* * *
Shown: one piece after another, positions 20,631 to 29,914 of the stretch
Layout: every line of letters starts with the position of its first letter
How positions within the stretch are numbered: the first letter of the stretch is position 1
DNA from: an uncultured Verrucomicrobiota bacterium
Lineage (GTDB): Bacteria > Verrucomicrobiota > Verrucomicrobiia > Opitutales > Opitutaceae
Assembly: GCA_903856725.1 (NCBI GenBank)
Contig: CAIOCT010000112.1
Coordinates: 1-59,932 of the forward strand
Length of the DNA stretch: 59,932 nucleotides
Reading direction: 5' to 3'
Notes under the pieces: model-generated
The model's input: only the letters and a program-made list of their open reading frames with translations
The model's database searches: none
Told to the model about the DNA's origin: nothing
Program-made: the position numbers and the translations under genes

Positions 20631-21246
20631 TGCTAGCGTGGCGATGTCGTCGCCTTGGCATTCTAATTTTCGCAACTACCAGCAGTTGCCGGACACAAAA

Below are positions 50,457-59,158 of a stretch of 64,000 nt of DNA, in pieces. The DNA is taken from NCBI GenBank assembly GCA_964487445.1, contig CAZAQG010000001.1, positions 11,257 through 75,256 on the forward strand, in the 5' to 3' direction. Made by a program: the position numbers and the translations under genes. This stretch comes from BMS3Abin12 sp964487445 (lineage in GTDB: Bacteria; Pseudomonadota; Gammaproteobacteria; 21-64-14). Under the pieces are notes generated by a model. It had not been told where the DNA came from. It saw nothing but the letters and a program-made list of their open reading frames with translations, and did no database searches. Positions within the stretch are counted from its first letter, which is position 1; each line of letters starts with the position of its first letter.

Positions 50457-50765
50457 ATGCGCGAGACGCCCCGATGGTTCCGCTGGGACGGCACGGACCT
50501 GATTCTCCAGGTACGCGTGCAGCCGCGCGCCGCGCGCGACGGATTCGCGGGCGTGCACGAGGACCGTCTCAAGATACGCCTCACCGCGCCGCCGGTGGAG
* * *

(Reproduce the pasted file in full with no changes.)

Shown: one piece after another, positions 20,631 to 29,914 of the stretch
Layout: every line of letters starts with the position of its first letter
How positions within the stretch are numbered: the first letter of the stretch is position 1
DNA from: an uncultured Verrucomicrobiota bacterium
Lineage (GTDB): Bacteria > Verrucomicrobiota > Verrucomicrobiia > Opitutales > Opitutaceae
Assembly: GCA_903856725.1 (NCBI GenBank)
Contig: CAIOCT010000112.1
Coordinates: 1-59,932 of the forward strand
Length of the DNA stretch: 59,932 nucleotides
Reading direction: 5' to 3'
Notes under the pieces: model-generated
The model's input: only the letters and a program-made list of their open reading frames with translations
The model's database searches: none
Told to the model about the DNA's origin: nothing
Program-made: the position numbers and the translations under genes

Positions 20631-21246
20631 TGCTAGCGTGGCGATGTCGTCGCCTTGGCATTCTAATTTTCGCAACTACCAGCAGTTGCCGGACACAAAA

Below are positions 50,457-59,158 of a stretch of 64,000 nt of DNA, in pieces. The DNA is taken from NCBI GenBank assembly GCA_964487445.1, contig CAZAQG010000001.1, positions 11,257 through 75,256 on the forward strand, in the 5' to 3' direction. Made by a program: the position numbers and the translations under genes. This stretch comes from BMS3Abin12 sp964487445 (lineage in GTDB: Bacteria; Pseudomonadota; Gammaproteobacteria; 21-64-14). Under the pieces are notes generated by a model. It had not been told where the DNA came from. It saw nothing but the letters and a program-made list of their open reading frames with translations, and did no database searches. Positions within the stretch are counted from its first letter, which is position 1; each line of letters starts with the position of its first letter.

Positions 50457-50765
50457 ATGCGCGAGACGCCCCGATGGTTCCGCTGGGACGGCACGGACCT
50501 GATTCTCCAGGTACGCGTGCAGCCGCGCGCCGCGCGCGACGGATTCGCGGGCGTGCACGAGGACCGTCTCAAGATACGCCTCACCGCGCCGCCGGTGGAG